Accounting for distress in bank mergers

M. Koetter*, J. W. B. Bos, F. Heid, J. W. Kolari, C. J. M. Kool, D. Porath

*Corresponding author for this work

Research output: Contribution to journalArticleAcademicpeer-review

32 Citations (Web of Science)

Abstract

Most bank merger studies do not control for hidden bailouts, which may lead to biased results. In this study we employ a unique data set of approximately 1000 mergers to analyze the determinants of bank mergers. We use undisclosed information on banks’ regulatory intervention history to distinguish between distressed and non-distressed mergers. Among merging banks, we find that improving financial profiles lower the likelihood of distressed mergers more than the likelihood of non-distressed mergers. The likelihood to acquire a bank is also reduced but less than the probability to be acquired. Both distressed and non-distressed mergers have worse camel profiles than non-merging banks. Hence, non-distressed mergers may be motivated by the desire to forestall serious future financial distress and prevent regulatory intervention.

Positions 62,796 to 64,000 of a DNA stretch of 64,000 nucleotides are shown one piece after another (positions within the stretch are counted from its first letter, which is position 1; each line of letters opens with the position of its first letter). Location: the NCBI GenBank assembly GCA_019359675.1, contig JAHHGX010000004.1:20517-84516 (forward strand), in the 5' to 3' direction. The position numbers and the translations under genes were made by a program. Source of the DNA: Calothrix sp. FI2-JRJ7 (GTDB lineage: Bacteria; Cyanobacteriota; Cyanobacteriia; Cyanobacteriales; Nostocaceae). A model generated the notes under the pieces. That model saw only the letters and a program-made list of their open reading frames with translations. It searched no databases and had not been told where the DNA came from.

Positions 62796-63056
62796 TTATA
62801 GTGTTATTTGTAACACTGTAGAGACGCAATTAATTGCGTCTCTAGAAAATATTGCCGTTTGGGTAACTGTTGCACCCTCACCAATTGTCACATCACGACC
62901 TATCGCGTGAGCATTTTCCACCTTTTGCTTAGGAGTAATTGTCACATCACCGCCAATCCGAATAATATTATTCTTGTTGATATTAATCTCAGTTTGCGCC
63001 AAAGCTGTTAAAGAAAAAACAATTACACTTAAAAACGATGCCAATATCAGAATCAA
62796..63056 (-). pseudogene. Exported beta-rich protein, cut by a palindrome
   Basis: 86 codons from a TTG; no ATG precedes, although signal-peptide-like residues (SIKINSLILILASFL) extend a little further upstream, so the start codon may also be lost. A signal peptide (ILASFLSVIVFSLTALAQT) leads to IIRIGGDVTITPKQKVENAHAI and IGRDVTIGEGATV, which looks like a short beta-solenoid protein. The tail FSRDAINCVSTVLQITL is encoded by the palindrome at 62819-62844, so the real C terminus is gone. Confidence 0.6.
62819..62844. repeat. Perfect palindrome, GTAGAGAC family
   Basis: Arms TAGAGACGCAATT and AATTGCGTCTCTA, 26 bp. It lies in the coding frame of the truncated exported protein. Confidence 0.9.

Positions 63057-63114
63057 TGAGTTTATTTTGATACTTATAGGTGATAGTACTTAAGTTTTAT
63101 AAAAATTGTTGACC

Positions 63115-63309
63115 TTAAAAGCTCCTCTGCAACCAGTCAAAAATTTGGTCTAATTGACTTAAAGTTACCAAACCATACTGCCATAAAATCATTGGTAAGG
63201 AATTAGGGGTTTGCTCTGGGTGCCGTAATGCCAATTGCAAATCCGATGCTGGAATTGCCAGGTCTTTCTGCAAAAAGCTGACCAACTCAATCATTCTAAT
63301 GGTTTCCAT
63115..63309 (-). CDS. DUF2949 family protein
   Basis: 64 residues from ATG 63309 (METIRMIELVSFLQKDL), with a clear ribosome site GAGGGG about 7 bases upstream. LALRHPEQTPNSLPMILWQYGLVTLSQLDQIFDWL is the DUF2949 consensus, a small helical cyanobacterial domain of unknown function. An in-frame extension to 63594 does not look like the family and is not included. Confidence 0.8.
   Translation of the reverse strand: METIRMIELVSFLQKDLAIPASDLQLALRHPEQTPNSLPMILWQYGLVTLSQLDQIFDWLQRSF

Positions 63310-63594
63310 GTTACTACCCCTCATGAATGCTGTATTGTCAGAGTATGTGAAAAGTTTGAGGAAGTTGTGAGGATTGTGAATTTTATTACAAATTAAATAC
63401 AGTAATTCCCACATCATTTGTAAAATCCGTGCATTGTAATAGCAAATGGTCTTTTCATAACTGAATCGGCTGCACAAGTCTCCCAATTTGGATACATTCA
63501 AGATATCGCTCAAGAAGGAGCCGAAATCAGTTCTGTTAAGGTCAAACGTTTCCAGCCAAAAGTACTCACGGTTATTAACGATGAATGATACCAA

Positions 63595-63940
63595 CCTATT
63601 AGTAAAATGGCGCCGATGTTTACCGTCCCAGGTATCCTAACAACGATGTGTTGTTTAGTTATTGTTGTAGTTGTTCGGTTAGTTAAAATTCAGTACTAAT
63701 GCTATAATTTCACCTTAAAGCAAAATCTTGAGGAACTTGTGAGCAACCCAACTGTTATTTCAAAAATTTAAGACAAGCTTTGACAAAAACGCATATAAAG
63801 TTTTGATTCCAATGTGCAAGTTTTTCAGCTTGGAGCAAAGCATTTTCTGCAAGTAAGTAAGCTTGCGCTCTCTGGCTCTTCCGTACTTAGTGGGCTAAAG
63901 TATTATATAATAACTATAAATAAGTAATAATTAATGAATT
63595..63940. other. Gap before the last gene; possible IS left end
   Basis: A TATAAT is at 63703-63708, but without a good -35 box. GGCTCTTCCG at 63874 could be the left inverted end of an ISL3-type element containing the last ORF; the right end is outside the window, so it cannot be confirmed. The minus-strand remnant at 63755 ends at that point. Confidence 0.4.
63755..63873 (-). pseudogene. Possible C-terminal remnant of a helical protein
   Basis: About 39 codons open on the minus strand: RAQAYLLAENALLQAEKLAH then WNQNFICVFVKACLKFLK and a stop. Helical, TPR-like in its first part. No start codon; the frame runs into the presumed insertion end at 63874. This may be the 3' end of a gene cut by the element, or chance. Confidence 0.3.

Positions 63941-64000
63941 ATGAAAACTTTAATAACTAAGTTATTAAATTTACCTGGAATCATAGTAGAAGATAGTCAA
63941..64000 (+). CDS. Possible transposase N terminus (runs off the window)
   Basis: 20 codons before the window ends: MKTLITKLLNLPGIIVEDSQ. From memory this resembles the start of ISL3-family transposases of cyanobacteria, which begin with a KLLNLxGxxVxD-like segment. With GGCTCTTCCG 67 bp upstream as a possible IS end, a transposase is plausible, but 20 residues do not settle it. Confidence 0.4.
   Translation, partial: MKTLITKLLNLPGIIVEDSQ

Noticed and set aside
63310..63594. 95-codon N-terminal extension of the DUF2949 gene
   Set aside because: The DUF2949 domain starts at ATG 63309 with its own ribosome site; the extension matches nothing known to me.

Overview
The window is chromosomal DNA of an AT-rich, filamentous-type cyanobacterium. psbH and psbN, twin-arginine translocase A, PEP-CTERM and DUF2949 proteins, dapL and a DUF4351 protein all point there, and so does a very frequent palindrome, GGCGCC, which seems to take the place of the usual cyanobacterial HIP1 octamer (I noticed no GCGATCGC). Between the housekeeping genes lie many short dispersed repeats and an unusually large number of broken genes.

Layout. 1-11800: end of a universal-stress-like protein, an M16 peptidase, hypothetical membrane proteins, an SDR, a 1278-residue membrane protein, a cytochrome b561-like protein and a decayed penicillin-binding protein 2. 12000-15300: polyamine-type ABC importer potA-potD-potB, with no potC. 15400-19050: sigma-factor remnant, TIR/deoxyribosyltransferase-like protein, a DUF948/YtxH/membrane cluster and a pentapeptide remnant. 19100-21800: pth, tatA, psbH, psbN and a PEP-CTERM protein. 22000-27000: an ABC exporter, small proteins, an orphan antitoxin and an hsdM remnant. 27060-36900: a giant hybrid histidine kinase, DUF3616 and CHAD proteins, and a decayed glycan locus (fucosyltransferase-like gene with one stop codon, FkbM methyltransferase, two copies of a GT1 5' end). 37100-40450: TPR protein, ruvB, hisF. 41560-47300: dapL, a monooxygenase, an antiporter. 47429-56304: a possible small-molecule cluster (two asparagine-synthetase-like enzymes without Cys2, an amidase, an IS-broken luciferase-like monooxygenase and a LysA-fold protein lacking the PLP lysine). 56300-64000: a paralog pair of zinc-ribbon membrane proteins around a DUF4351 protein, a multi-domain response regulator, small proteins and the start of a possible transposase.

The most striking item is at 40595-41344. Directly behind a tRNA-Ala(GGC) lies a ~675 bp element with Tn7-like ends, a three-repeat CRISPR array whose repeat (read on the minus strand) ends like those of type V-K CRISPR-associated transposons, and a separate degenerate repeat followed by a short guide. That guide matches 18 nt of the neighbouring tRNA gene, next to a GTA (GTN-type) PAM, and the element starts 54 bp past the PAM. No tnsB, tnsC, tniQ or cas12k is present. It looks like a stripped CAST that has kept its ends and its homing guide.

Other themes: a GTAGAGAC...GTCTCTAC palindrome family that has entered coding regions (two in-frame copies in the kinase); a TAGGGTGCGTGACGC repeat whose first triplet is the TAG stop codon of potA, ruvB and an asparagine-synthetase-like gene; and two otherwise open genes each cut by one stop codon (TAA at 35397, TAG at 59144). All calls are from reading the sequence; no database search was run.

Original languageEnglish
Pages (from-to)3200-3217
JournalJournal of Banking & Finance
Volume31
Issue number10
DOIs
Publication statusPublished - Oct 2007
Externally publishedYes

Keywords

  • mergers
  • bailout
  • x-efficiency
  • multinomial logit

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